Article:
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Ferry Disaster Leaves Over 200 Dead, Rescuers Find Miracle Survivor in Boiler Room

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Over 200 people are dead in Tanzania after an overloaded ferry capsized in Lake Victoria on Sept. 20.

According to the BBC, the MV Nyerere ferry regularly shuttles passengers and cargo between the islands of Ukara and Ukerewe on Lake Victoria.

The vessels are often overcrowded and overweight, and the MV Nyerere was especially heavy-laden on Sept. 20 with goods and supplies that passengers had purchased on market day.

Emergency rescue teams have worked for days to recover bodies and search for survivors. As of Sept. 22, the death toll was over 200 people.

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During such a grim time for the families affected by the tragedy, finding even one survivor can offer a surge of encouragement and hope.

Two days after the vessel capsized, a team of divers found a survivor in an air pocket near the engine of the MV Nyerere ferry.

The BBC reported that the man is an engineer, known locally as Alphonce Charahani.

Little is known about Charahani’s status other than that he is “in a serious condition,” the BBC reported.

The Tanzanian government has responded to the incident by arresting those responsible for operating the vessel, including the ferry’s captain.

“This is a great disaster for our nation,” said Tanzania’s President John Magufuli during a televised statement to the nation.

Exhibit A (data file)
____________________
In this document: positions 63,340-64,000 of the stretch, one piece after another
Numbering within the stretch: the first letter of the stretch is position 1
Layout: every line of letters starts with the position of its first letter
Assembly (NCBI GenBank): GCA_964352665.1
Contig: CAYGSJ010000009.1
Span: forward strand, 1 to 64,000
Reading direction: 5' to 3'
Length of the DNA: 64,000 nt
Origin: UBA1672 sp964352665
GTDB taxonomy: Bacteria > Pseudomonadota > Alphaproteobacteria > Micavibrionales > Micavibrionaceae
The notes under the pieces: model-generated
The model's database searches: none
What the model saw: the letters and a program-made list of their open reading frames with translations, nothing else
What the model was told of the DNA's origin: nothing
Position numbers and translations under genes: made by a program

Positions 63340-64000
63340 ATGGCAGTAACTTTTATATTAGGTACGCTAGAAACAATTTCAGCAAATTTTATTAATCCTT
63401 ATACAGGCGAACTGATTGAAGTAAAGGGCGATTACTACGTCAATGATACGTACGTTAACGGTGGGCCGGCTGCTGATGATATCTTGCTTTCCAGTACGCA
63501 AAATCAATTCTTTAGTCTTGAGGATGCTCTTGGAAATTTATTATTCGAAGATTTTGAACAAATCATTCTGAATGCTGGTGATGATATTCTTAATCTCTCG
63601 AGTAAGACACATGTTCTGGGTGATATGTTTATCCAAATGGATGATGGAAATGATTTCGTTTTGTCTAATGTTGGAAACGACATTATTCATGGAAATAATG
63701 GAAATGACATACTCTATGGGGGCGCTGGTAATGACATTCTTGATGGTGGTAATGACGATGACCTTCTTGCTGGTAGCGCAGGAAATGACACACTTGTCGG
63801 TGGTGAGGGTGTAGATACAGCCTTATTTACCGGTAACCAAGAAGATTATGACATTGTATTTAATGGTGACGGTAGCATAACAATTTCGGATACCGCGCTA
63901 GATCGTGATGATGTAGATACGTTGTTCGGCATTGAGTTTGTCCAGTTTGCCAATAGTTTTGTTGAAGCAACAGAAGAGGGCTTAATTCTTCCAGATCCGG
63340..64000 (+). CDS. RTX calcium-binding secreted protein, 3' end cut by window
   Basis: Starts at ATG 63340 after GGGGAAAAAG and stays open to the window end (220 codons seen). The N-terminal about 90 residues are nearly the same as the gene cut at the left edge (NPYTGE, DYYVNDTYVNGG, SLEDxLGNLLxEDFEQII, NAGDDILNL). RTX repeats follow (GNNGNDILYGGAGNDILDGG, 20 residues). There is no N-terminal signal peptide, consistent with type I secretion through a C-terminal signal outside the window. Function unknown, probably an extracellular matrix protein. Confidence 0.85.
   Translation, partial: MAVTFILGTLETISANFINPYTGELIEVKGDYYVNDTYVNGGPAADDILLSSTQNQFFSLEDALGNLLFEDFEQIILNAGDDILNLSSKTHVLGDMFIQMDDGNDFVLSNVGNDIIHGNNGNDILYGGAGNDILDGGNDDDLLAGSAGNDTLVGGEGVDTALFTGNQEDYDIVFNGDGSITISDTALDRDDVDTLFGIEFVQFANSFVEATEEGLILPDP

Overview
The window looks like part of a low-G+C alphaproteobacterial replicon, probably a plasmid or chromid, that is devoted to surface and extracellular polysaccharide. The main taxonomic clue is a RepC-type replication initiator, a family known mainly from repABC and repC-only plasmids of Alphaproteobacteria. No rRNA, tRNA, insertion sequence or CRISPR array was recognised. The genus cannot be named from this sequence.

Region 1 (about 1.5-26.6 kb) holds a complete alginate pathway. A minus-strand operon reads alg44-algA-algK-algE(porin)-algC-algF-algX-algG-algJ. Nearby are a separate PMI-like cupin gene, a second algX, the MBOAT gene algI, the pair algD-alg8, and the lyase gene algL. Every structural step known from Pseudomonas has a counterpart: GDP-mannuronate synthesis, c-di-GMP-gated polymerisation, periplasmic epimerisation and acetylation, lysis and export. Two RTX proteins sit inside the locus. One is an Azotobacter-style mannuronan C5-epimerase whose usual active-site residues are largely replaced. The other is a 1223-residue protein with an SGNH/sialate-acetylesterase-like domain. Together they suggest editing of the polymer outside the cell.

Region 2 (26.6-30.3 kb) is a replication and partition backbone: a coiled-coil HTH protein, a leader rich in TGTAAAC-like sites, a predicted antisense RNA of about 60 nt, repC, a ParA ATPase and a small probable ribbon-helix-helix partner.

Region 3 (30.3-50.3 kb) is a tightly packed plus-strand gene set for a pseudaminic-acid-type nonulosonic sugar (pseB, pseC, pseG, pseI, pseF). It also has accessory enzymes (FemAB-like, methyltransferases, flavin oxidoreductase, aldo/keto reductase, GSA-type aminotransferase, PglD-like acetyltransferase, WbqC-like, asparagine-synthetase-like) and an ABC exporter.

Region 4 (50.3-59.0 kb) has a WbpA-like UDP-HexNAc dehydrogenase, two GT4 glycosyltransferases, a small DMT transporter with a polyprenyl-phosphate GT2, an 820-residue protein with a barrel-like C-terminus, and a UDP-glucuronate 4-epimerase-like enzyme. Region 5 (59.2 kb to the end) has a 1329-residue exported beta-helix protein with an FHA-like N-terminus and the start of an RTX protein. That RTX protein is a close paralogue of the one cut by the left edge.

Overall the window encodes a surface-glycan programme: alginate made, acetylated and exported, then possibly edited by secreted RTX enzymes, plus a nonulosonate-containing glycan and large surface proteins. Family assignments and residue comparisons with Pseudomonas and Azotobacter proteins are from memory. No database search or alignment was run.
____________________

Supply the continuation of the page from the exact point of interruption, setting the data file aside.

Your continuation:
Magufuli went on to declare four days of national mourning over the incident.

Chadema political party leaders have criticized the government’s response, saying the government has known about dangerous ferry conditions and chosen to do nothing.

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“We have often raised concerns about the poor condition of this ferry,” Chadema Deputy Secretary General John Mnyika told AFP, “but the government turned a deaf ear.”

“We have repeatedly denounced this negligence.”

Sadly, tragedies on Lake Victoria are all-too-common for the people of Tanzania.

A local teacher named Sebastian John told AFP that he’s gone his entire life watching loved ones die on the lake.

“Since my birth, people have gone to their deaths on this lake, but what are we to do?” John said. “We did not choose to be born here, we have nowhere to go.”

Our hearts go out to the families affected by this tragedy.

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A graduate of Grand Canyon University, Kim Davis has been writing for The Western Journal since 2015, focusing on lifestyle stories.
Kim Davis began writing for The Western Journal in 2015. Her primary topics cover family, faith, and women. She has experience as a copy editor for the online publication Thoughtful Women. Kim worked as an arts administrator for The Phoenix Symphony, writing music education curriculum and leading community engagement programs throughout the region. She holds a degree in music education from Grand Canyon University with a minor in eating tacos.
Birthplace
Page, Arizona
Education
Bachelor of Science in Music Education
Location
Phoenix, Arizona
Languages Spoken
English
Topics of Expertise
Lifestyle & Human Interest




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